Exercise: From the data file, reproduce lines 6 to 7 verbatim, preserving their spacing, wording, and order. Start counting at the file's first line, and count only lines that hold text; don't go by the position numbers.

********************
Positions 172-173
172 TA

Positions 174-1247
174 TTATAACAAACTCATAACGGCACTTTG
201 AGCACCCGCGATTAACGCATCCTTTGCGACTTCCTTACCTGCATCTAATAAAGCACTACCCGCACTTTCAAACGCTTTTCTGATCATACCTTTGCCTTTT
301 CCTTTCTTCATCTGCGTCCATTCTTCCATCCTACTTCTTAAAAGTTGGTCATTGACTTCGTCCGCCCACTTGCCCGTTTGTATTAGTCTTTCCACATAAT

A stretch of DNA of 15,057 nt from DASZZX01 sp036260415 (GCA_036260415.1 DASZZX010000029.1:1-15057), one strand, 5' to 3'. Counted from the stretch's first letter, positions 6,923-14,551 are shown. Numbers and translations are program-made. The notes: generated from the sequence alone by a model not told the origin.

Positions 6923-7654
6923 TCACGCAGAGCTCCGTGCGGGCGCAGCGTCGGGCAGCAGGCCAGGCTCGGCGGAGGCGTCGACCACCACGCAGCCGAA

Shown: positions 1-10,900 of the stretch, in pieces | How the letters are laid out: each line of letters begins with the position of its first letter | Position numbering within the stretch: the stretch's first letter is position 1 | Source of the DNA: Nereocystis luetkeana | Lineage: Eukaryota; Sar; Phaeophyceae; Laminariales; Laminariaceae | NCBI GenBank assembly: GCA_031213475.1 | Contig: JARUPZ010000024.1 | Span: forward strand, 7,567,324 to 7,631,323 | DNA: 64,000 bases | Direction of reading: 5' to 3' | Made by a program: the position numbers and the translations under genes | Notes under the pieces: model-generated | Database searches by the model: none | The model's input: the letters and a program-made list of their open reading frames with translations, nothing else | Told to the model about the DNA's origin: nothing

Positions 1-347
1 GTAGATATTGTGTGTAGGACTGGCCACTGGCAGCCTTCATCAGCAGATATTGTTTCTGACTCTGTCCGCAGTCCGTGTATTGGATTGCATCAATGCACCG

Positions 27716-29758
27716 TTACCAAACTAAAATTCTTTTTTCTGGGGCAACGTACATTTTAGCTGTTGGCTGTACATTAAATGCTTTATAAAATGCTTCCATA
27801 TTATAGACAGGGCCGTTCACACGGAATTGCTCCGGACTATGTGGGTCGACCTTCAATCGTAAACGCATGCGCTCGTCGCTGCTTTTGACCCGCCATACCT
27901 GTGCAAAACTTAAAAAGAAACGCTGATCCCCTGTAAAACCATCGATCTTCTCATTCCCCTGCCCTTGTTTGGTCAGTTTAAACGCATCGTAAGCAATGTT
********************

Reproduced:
301 CCTTTCTTCATCTGCGTCCATTCTTCCATCCTACTTCTTAAAAGTTGGTCATTGACTTCGTCCGCCCACTTGCCCGTTTGTATTAGTCTTTCCACATAAT

A stretch of DNA of 15,057 nt from DASZZX01 sp036260415 (GCA_036260415.1 DASZZX010000029.1:1-15057), one strand, 5' to 3'. Counted from the stretch's first letter, positions 6,923-14,551 are shown. Numbers and translations are program-made. The notes: generated from the sequence alone by a model not told the origin.